Kluane’s Donjek route reopens after more bones found

An intense search has turned up more bones related to human remains discovered last fall in Kluane National Park. Now the bones are being sent for forensic identification, and the park's Donjek route is being re-opened to the public.
A view of the area in Kluane National Park where searchers spent three days last week looking for human remains. The bones have yet to be formally identified, but RCMP have confirmed that a backpack and camping gear found near the area included ID that belonged to Till Moritz Gerull, a German man who went missing in Yukon in 2011. (Courtesy of Yukon RCMP)

An intense search has turned up more bones related to human remains discovered last fall in Kluane National Park.

RCMP believe the bones belong to a single individual. The coroner's office has ordered DNA and forensic dentistry exams on the bone to make a conclusive identification.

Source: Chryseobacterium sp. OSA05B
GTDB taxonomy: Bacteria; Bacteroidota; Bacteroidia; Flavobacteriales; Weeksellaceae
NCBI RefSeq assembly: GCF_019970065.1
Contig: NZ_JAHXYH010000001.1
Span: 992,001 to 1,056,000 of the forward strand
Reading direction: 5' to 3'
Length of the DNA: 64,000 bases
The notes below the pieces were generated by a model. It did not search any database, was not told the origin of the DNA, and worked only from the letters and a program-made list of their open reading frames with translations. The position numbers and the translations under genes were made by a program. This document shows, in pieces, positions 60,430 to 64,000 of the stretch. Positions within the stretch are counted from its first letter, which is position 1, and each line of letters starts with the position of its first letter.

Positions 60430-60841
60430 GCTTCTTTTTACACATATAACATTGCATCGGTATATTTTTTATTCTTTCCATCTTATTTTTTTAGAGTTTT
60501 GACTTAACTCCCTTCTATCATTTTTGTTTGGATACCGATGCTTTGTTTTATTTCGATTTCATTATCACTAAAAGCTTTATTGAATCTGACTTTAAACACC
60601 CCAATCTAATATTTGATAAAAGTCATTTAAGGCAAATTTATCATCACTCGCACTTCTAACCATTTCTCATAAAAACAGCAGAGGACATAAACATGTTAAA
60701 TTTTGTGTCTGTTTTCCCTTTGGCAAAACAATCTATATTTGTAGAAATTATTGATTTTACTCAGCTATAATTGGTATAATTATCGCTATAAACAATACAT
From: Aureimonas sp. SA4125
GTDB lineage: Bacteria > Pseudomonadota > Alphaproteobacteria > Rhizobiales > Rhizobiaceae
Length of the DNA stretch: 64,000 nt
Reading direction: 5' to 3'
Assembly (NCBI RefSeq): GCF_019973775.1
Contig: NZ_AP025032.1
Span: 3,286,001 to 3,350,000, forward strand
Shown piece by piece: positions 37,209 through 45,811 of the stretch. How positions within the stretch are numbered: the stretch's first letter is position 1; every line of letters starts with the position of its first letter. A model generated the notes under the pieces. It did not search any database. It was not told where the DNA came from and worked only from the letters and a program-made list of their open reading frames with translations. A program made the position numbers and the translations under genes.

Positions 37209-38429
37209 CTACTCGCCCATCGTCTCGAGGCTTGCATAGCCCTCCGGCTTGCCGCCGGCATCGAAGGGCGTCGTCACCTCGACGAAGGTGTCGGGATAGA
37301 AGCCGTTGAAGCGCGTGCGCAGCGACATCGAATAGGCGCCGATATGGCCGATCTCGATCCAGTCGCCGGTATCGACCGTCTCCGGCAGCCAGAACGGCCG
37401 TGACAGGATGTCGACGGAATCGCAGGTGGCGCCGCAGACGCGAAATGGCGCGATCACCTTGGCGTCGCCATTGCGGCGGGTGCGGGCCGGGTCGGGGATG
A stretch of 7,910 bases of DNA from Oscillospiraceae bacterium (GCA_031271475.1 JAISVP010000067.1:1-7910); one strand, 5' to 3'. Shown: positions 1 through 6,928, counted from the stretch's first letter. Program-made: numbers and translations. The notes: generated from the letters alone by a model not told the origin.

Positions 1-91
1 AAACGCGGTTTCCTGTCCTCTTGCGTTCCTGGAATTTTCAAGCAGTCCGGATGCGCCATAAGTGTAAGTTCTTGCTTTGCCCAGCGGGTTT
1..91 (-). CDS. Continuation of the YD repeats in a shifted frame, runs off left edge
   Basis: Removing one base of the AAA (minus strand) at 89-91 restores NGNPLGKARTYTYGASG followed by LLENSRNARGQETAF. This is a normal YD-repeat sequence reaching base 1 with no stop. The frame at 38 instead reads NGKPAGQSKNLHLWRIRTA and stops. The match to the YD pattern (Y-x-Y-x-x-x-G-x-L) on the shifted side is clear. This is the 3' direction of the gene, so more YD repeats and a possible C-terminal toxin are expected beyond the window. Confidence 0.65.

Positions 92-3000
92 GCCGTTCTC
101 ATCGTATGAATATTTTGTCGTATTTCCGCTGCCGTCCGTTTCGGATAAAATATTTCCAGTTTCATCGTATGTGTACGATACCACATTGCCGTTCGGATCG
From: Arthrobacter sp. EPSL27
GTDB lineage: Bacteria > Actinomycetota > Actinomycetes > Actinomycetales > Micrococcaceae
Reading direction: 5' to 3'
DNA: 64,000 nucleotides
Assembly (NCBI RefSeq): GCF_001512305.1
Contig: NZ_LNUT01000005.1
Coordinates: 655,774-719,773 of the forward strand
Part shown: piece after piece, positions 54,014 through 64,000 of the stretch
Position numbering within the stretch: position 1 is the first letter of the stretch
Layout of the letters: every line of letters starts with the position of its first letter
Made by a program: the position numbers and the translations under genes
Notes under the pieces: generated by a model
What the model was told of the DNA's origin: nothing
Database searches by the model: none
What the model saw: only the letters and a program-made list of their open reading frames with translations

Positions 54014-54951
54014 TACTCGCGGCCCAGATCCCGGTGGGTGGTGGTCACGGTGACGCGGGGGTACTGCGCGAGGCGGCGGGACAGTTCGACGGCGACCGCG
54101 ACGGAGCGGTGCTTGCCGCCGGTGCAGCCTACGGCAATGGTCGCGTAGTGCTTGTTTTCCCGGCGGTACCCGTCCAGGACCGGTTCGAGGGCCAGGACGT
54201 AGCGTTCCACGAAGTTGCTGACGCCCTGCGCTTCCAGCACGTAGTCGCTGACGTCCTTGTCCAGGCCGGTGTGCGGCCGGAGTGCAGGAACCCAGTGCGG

Police have confirmed that a backpack and camping gear found near the area included ID belonging to Till Moritz Gerull, a German man who went missing in Yukon in 2011.

Last week, about 30 people took park in a three-day search that scoured a square kilometre of land where the Hoge Creek meets the Donjek River. The searchers included people from the RCMP, the coroner’s office, Parks Canada and Whitehorse and Kluane search and rescue.

Parts of Kluane’s popular Donjek route were closed to the public while the search was underway.

Parks officials say those areas are being re-opened.